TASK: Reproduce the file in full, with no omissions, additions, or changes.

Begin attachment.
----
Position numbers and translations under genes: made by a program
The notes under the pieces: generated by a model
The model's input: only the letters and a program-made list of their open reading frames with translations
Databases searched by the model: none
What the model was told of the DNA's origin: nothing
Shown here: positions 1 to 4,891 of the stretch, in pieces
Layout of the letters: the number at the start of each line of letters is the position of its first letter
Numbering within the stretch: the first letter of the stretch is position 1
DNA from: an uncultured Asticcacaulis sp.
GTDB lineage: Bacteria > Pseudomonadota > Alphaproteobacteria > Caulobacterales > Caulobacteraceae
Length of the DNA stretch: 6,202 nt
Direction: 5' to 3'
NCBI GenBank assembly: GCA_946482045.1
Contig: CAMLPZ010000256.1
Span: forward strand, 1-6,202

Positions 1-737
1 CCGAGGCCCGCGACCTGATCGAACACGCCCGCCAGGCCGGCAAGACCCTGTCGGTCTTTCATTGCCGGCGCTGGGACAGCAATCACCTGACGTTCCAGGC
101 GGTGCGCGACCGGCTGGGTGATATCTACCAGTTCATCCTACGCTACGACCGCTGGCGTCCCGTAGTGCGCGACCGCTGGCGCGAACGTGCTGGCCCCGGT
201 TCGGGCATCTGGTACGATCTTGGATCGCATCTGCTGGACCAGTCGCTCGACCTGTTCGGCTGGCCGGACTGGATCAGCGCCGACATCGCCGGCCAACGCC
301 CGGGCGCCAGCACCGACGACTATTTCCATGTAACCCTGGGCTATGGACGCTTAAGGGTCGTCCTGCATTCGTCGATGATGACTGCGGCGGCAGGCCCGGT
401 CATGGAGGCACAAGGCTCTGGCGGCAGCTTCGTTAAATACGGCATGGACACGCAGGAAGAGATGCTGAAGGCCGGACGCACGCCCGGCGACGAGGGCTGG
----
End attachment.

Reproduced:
Position numbers and translations under genes: made by a program
The notes under the pieces: generated by a model
The model's input: only the letters and a program-made list of their open reading frames with translations
Databases searched by the model: none
What the model was told of the DNA's origin: nothing
Shown here: positions 1 to 4,891 of the stretch, in pieces
Layout of the letters: the number at the start of each line of letters is the position of its first letter
Numbering within the stretch: the first letter of the stretch is position 1
DNA from: an uncultured Asticcacaulis sp.
GTDB lineage: Bacteria > Pseudomonadota > Alphaproteobacteria > Caulobacterales > Caulobacteraceae
Length of the DNA stretch: 6,202 nt
Direction: 5' to 3'
NCBI GenBank assembly: GCA_946482045.1
Contig: CAMLPZ010000256.1
Span: forward strand, 1-6,202

Positions 1-737
1 CCGAGGCCCGCGACCTGATCGAACACGCCCGCCAGGCCGGCAAGACCCTGTCGGTCTTTCATTGCCGGCGCTGGGACAGCAATCACCTGACGTTCCAGGC
101 GGTGCGCGACCGGCTGGGTGATATCTACCAGTTCATCCTACGCTACGACCGCTGGCGTCCCGTAGTGCGCGACCGCTGGCGCGAACGTGCTGGCCCCGGT
201 TCGGGCATCTGGTACGATCTTGGATCGCATCTGCTGGACCAGTCGCTCGACCTGTTCGGCTGGCCGGACTGGATCAGCGCCGACATCGCCGGCCAACGCC
301 CGGGCGCCAGCACCGACGACTATTTCCATGTAACCCTGGGCTATGGACGCTTAAGGGTCGTCCTGCATTCGTCGATGATGACTGCGGCGGCAGGCCCGGT
401 CATGGAGGCACAAGGCTCTGGCGGCAGCTTCGTTAAATACGGCATGGACACGCAGGAAGAGATGCTGAAGGCCGGACGCACGCCCGGCGACGAGGGCTGG